Poetry Festival Preview: Oh, Bernice!

Oh, Bernice

Day: Sunday

Time: 11:40 AM

Stage: The Algonquin

Interview with curator John Rice


1. Tell us a little bit about your organization.

This is not like other series. We are multi-genre, multi-cultural, multi-purpose. Oh, Bernice was started by the writing collective of the same name, to give work life after workshop. We are committed to sharing the work we develop in conversation reflective of the diversity of the place we live in. Each month is curated by a different Bernician, and features at least one reader from Oh, Bernice. We then bring in friends, heroes, strangers with talent, etc. to read alongside us, to give our work new context and to give ourselves new challenges to rise to. In this way, everything you’ll see and hear is new. This is innovation. You’ll see the same faces but never get the same reading twice. We’ve had the privilege of reading with Guggenheim Fellows and True Crime writers, Obie Award nominees and former ACT UP activists, Grammy Award Winners and the Queens Poet Laureate. And we’ve become better for it.

2. Who is reading in your slot at the Festival and why?

For this event, I really wanted to give folks a great slice of Bernice, to showcase the diverse voices we bring to the table, so I put together a lineup entirely of (as we jokingly call ourselves) Bernicians. John Reid Currie is, you’ll notice, is older than your average MFA-er. That’s because Bernice doesn’t discriminate against anything, except talent—and John has it by the barrel full. Sachiko Clayton is new to the collective but her exploration of cultural-hybridity is top notch. Plus, she knits. Brian Kim is constantly toeing the line between poetry and fiction. He’s postmodern in a very funny, accessible way, and is always a pleasure to hear read. And, rounding up the reading, is myself, John Rice, because I eat poetry for breakfast, and I hate to be left out of any party.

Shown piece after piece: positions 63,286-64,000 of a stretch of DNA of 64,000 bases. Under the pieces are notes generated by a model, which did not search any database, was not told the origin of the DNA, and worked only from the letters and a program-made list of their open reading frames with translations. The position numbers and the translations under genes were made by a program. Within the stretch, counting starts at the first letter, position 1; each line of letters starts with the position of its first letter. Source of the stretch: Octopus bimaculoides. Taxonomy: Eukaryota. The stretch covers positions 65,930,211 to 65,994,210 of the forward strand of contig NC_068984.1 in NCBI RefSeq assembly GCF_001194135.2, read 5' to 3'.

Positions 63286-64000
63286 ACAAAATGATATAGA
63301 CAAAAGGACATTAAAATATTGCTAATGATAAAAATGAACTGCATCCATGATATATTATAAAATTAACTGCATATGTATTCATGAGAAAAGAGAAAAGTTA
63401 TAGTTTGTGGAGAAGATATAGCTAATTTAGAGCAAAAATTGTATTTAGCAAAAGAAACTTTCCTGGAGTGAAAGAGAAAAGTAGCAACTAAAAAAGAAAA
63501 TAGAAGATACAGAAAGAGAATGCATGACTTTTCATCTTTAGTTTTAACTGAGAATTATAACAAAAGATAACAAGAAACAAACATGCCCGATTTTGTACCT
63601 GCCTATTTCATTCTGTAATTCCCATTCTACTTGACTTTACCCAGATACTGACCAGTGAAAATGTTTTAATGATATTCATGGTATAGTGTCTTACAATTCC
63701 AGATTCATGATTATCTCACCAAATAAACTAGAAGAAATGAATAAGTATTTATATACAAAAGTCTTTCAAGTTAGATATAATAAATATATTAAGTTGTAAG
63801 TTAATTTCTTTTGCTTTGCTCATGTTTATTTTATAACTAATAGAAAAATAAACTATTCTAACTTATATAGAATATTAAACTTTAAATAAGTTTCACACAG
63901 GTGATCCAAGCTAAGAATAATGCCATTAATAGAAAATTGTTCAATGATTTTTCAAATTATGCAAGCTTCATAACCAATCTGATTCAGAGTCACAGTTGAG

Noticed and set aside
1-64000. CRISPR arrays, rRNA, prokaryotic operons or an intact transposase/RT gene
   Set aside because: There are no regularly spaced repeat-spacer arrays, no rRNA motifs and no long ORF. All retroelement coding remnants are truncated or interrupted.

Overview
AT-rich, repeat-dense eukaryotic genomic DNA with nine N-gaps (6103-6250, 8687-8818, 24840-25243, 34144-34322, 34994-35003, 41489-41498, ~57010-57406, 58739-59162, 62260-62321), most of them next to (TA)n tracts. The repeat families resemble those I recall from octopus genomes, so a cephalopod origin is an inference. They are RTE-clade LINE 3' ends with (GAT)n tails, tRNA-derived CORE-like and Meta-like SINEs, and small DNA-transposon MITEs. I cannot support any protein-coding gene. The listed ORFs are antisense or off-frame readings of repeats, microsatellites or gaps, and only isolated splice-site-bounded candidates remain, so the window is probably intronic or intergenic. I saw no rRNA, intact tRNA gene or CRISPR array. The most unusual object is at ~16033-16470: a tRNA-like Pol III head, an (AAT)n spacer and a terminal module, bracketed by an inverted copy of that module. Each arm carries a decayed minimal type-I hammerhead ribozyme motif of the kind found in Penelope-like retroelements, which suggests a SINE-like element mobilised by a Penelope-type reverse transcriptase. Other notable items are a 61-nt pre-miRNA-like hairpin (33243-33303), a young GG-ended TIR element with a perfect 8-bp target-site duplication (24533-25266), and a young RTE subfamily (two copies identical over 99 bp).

3. Who else are you looking forward to seeing at the Festival?

Cate Marvin, Dorothea Lasky, Bob Holman never disappoints. I’m also looking forward to catching up with Earshot, who I’ve always considered to be the genesis for ours and a lot of other reading series around the city. And I’ve heard a lot of good things about Atlas Review and Feminist Poets In Low Cut Blouses, so I’m looking forward to finding out more about them too.

4. Did you attend the festival last year? If so, what was your favorite thing about it?

I did go last year! I made some hoagies, grabbed a friend, and enjoyed a great day outside. It was an easy decision to apply for a spot this year.

5. Why is live poetry important?

To paraphrase Col. John “Hannibal” Smith of television’s The A-Team, “I love it when people come together.” (Did I mention I have an MFA in poetry? They should ask for it back after that joke.) The literary scene in New York is so vast that poets get pushed into little cliques. It can be really insular, at times, only hanging out with the folks that you know. The great thing about a festival like this is that it puts everyone all in one place. I love meeting new people and I love hearing work I wouldn’t have gotten a chance to hear before.